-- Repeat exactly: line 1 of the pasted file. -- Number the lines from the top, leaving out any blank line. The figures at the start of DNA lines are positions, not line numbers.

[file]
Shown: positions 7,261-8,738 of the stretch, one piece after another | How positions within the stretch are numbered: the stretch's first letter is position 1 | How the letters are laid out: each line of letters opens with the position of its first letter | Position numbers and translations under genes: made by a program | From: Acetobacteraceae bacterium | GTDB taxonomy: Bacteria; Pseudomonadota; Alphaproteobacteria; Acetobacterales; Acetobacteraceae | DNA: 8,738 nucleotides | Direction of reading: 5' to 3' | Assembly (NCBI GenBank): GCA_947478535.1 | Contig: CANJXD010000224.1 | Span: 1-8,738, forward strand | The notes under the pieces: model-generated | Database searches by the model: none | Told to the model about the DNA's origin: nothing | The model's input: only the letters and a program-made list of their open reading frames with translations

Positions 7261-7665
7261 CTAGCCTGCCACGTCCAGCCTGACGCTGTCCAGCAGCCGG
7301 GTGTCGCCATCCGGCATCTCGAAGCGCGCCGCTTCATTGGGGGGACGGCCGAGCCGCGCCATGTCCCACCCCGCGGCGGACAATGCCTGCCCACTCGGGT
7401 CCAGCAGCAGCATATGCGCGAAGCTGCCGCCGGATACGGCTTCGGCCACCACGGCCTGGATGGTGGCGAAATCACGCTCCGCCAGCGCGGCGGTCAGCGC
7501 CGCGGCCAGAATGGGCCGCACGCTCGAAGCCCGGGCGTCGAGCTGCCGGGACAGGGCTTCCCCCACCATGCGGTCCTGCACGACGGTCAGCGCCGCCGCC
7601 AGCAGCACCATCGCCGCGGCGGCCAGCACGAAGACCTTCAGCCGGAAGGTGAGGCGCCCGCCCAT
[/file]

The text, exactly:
Shown: positions 7,261-8,738 of the stretch, one piece after another | How positions within the stretch are numbered: the stretch's first letter is position 1 | How the letters are laid out: each line of letters opens with the position of its first letter | Position numbers and translations under genes: made by a program | From: Acetobacteraceae bacterium | GTDB taxonomy: Bacteria; Pseudomonadota; Alphaproteobacteria; Acetobacterales; Acetobacteraceae | DNA: 8,738 nucleotides | Direction of reading: 5' to 3' | Assembly (NCBI GenBank): GCA_947478535.1 | Contig: CANJXD010000224.1 | Span: 1-8,738, forward strand | The notes under the pieces: model-generated | Database searches by the model: none | Told to the model about the DNA's origin: nothing | The model's input: only the letters and a program-made list of their open reading frames with translations